So what are the implications of all this for national policies that affect international relations?

Acceptance & “soft power”

Historically, the US government has had a whole range of messages, initiatives, and structures from “winning hearts and minds” to public diplomacy, and from USAID’s clasped hands to Peace Corps, aimed in different ways at cultivating positive images of the country. These arguably are analogous to the strategic concern of development and humanitarian organizations with “acceptance” in communities where they work. Scaling up to the level of the international system is tricky, but the US is a member of the community of nations, and its actions can affect how it is “accepted” by other nations and most importantly for this discussion, their populations.

The range of messages mentioned above also fit under the cultivation of “soft power” – “the ability of a country to persuade others to do what it wants without force or coercion.” And indeed, at least one article in the wake of EO 13769 asks how the Muslim ban might broadly undercut American soft power. One might tentatively consider “acceptance,” an element of a security strategy, as being a benefit of soft power. That would mean a diminishing of soft power would be reflected in lower acceptance and higher threat levels.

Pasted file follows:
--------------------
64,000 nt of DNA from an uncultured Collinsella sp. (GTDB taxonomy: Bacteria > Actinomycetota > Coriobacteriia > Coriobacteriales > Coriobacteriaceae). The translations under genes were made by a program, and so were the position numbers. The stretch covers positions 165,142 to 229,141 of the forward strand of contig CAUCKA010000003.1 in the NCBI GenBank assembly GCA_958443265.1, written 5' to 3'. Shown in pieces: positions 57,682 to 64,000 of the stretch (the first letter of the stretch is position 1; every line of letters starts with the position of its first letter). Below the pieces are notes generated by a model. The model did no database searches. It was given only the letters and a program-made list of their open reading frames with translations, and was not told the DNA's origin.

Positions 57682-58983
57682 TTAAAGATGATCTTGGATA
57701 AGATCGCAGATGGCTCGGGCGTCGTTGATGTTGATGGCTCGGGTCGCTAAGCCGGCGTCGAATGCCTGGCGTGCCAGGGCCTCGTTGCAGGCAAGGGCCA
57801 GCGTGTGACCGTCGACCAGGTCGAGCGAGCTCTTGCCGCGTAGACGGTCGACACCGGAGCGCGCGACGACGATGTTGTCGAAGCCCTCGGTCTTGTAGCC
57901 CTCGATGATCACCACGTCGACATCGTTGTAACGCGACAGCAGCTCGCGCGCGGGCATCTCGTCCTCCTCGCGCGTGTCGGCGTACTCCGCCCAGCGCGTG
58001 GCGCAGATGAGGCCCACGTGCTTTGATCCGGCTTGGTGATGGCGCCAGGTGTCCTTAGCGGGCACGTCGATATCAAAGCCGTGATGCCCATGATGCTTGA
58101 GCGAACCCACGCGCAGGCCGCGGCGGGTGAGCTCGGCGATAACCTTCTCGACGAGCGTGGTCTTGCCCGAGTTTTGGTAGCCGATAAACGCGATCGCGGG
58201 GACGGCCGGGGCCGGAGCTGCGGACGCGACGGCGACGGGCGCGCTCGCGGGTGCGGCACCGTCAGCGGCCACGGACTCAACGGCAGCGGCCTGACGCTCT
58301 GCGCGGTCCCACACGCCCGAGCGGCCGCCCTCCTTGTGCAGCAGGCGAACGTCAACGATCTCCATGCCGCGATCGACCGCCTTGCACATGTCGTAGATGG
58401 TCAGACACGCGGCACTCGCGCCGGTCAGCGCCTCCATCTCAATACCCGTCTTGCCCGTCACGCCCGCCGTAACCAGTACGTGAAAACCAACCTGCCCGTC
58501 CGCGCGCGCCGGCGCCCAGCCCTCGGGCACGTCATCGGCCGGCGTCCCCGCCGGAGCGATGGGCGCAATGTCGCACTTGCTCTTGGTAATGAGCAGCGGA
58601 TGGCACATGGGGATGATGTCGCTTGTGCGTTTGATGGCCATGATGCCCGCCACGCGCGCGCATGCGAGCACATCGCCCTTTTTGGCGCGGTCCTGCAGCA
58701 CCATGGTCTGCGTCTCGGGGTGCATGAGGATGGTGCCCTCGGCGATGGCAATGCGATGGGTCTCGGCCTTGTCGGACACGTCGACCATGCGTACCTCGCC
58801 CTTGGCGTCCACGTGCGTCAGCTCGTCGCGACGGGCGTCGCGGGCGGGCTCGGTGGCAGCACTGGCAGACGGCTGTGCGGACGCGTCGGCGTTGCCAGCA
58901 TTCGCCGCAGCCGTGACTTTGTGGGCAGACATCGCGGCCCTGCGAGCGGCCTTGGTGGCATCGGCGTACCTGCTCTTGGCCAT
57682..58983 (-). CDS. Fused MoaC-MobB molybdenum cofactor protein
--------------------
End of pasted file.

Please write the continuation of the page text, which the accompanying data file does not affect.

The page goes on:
Pres. Trump has spoken on several occasions about wanting as immigrants “people who love us….” Well such love doesn’t just happen, and it can be lost through accumulation of negative perceptions. Policy decisions that in effect tell citizens of whole countries or members of a religion that they are not wanted (even if “temporarily”) are going to have a negative effect on love, acceptance, soft power, and ultimately security (on top of legal and moral questions about such measures). And all that is, or at least was, avoidable.

Better to have a policy begins with recognizing the strengths of existing practice, then carefully evaluates what gaps if any may exist, reviews these and measures to address them with appropriate experts in and out of government, and finally plans how to implement the measures with attention to avoiding unwanted negative secondary effects.

(See “Security triangle” without the triangle, for more on acceptance-protection-deterrence.)


1. It appeared for instance in the first edition of Operational Security Management in Violent  Environments: A Field Manual for Aid Agencies (Good Practice Review 8, Humanitarian Practice Network, ODI, 2000; authored by Koenraad Van Brabant; p. 10). Daniel Paul’s article, “The Relevance of the Security Triangle: An Examination of Literature on Perspectives of Humanitarian Security,” cites some other literature.
2. This was the impression I had when I first learned of the security triangle in the early 2000s while on the Peace Corps staff in Niger. Peace Corps, like most development organizations, had traditionally relied primarily on acceptance, although without putting that label on it. But the changing environment worldwide required attention to protection (deterrence, beyond normal police protection, would in my opinion undermine the whole purpose).
3. Operational Security Management in Violent Environments (Good Practice Review 8 [revised edition], Commissioned and published by the Humanitarian Practice Network at ODI, 2010).